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#AceWeatherDesk – Rare dry-season flooding is developing across outback Australia, as a mammoth rain band spreads across the country toward the eastern seaboard
The river of tropical moisture has led to the rapid formation of a thick band of cloud spanning thousands of kilometres, with flood warnings and some road closures in place across the Kimberley, Northern Territory and South Australia.
By Tuesday morning the event had already dropped 64 millimetres of rain on Uluru, more than a month’s worth of rain and enough to send waterfalls cascading down the rock.
In the central parts of the Kimberley, including Siddins Creek and Landsdowne, between 50 and 70mm of rain has already fallen.
The cloud band is also set to reach the eastern seaboard by midweek, with a second pulse of cloud to deliver further rain to the north-west from Thursday and potentially significant rainfall to Queensland by the end of the weekend.
The type of system, commonly referred to as a “north-west cloud band”, is not unusual but it’s longevity and tropical location is.
June and July are the middle of the dry season in northern Australia and are typically marked by endless blue skies.
Bureau of Meteorology senior forecaster Jessica Lingard said a cloud band like the one currently stretching over the country hadn’t been seen for a decade.
“Seeing them this far north is quite unusual, especially to see the amount of rainfall that we’re expecting through the Kimberley.”
Significant rainfall for Kimberley, Northern Territory and Queensland
The prolonged spell of rain is predicted to bring widespread totals in the range of 50 to 100mm from the Kimberley through to the southern parts of the Northern Territory and on to tropical Queensland.
If it eventuates, it will be the most widespread winter falls in at least 16 years and well above the average rainfall for the entire season which for most of tropical Australia sits at less than 25mm.
Between 20 and 60mm of rain was forecast on Tuesday around Uluru with isolated falls of up to 75mm.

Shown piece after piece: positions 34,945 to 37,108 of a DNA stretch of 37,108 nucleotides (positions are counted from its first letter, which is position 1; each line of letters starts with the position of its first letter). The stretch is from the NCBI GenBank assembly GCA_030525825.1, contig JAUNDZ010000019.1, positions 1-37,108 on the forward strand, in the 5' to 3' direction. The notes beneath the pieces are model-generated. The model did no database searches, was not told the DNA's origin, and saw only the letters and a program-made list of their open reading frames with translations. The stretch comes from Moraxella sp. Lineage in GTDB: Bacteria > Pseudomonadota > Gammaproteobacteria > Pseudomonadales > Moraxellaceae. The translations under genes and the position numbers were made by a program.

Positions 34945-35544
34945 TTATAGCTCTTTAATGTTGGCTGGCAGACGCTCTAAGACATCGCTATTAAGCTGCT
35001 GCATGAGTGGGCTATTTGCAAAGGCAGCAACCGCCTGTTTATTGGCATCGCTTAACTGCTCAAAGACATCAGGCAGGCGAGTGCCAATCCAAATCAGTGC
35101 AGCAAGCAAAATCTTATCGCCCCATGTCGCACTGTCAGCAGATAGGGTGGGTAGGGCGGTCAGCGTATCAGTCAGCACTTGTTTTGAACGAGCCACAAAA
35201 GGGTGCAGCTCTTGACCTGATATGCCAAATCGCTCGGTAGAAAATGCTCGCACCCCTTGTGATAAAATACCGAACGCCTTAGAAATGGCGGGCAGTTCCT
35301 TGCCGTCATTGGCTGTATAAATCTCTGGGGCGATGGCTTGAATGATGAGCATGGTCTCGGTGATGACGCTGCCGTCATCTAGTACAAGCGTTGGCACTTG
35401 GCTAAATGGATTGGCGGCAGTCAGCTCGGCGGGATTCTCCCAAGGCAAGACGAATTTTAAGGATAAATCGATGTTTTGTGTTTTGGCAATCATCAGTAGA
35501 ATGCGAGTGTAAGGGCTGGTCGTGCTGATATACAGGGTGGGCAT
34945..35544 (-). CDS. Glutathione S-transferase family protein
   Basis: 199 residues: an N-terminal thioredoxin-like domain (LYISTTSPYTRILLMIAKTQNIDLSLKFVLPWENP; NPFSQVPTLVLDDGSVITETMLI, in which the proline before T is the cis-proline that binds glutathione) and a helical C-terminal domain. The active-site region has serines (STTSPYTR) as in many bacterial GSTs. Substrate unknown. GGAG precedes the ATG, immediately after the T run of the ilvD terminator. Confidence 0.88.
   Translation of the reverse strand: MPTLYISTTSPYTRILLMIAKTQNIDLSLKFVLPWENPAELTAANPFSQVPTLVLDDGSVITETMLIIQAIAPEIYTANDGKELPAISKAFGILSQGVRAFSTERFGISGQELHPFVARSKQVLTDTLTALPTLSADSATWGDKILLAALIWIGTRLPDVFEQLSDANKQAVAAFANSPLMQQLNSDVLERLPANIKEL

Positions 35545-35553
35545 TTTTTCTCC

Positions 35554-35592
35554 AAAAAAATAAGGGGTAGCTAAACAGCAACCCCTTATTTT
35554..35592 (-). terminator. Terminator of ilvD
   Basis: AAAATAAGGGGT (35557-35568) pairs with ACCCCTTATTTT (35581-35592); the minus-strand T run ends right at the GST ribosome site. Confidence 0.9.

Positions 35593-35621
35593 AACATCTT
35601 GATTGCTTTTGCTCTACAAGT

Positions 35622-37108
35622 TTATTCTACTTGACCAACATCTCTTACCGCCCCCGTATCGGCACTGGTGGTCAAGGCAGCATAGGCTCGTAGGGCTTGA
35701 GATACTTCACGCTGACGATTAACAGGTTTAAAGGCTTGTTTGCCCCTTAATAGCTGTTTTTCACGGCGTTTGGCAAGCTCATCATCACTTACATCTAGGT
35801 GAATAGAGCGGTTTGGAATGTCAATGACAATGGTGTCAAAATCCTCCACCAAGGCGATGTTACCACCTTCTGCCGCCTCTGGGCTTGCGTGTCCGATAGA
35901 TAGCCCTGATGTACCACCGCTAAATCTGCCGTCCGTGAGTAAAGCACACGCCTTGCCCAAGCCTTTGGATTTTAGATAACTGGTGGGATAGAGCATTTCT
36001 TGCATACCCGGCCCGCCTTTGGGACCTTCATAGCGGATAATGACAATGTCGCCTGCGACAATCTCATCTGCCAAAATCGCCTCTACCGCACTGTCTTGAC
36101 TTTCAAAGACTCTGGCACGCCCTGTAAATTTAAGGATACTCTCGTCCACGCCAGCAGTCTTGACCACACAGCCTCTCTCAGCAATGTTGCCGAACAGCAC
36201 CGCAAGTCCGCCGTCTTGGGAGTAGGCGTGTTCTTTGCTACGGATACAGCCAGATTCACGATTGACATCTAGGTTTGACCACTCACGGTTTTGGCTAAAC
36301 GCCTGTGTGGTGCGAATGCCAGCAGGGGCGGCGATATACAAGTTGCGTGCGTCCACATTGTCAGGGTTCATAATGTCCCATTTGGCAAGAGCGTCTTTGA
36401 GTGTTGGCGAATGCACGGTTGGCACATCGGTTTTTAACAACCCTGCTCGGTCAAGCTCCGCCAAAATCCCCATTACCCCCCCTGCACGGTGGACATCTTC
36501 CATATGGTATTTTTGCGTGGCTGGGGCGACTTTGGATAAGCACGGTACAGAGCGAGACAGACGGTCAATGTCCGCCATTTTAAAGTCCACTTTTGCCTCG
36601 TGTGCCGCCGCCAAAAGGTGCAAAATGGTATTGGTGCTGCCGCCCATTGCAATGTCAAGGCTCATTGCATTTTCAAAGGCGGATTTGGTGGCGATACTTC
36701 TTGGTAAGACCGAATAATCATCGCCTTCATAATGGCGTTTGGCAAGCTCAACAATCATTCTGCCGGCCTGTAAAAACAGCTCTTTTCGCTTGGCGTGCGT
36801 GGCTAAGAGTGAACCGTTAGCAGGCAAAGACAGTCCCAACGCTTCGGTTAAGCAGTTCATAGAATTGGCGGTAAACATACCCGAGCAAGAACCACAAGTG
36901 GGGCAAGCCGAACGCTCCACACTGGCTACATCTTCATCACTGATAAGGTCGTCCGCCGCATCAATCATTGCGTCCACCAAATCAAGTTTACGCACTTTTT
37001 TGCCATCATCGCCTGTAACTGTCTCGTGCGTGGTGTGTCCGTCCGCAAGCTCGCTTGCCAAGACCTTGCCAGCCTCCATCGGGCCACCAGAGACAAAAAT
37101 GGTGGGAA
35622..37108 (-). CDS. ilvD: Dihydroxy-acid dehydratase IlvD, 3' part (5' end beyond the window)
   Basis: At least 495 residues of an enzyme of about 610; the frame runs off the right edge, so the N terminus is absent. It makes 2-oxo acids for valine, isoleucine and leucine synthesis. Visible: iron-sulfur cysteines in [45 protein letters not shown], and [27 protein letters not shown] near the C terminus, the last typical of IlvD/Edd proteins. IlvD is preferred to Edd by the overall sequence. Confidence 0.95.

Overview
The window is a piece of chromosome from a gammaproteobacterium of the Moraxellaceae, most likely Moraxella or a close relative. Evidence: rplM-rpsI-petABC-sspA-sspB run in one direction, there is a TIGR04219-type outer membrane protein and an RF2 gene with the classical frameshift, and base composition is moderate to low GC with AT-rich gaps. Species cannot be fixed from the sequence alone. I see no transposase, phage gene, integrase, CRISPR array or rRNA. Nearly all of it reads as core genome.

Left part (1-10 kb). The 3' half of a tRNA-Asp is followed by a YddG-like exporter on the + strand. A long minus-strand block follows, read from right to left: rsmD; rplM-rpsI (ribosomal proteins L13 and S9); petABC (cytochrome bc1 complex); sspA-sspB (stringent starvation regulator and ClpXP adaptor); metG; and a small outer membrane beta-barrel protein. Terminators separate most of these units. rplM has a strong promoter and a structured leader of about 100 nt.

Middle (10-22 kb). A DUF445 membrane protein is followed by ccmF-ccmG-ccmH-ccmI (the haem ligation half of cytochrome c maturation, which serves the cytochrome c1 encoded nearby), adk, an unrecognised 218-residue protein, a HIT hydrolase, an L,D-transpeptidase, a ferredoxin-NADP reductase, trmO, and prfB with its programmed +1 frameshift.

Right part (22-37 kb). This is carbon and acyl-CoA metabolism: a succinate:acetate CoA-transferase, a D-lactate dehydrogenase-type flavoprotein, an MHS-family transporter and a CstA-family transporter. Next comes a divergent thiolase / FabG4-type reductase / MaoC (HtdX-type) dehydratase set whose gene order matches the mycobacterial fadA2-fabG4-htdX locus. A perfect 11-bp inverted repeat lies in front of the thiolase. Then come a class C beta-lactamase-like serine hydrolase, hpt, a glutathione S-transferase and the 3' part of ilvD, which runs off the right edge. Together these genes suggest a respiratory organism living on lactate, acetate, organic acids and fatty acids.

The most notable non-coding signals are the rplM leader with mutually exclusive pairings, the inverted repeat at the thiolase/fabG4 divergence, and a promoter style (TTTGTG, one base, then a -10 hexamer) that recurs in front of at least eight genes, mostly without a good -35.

Falls of between 40mm and 60mm were forecast in the central Kimberley, between Derby and Kalumburu, with isolated falls up to 100 millimetres, according to Ms Lingard.
Areas of rain were also forecast to extend eastwards across the pastoral and Flinders districts of South Australia.Significant rain is forecast across much of northern Australia between Monday June 26 and Monday July 3, as two ‘pulses’ of tropical rain stream across the country.(Supplied: Bureau of Meteorolgy)none
Ms Lingard said a second pulse of rain would kick in on Thursday, starting in the Kimberley and Northern Territory, before moving toward Queensland on Sunday and Monday.
While there is still some uncertainty around the forecast, Ms Lingard said this could deliver significant rainfall to Queensland.
Strong ‘kink’ in subtropical jet
Ms Lingard said the unusually timed tropical rain was driven by a subtropical jet stream with a strong “kink”, present over Western Australia.
Jet streams are ribbons of very strong winds in the upper parts of the atmosphere, marking the boundary between warm tropical air and cold polar air.
Ms Lingard said it typically flowed from west to east over southern Australia, but currently had a large wave over Western Australia, making it more north-south aligned.A map from earth.nullschool.net shows the subtropical jet stream flowing over Australia in pink and red, currently bent unusually far north over WA
She said this had been created by cold polar air displaced well north over WA, which brought Kalgoorlie’s coldest day in more than 60 years on Monday.
“What we’ve seen over the past couple of days is an upper trough moving in from the west and that’s caused a bit of a kink in the subtropical jet and pushed it further northwards,” she said.
Kinks in the subtropical jet are not unusual, according to Ms Lingard.
But Ms Lingard said in this case the bend reached much further north, allowing it to tap into a strong feed of tropical moisture.
“Basically, it’s got a good wiggle on it,” she said.
“[The rain] has been brought down from north of WA where it’s nice and warm and humid, close to the equator, in these strong upper atmosphere winds,” she said.
“That helps to drive the moisture down into parts of Australia which are typically fairly dry this time of year.”
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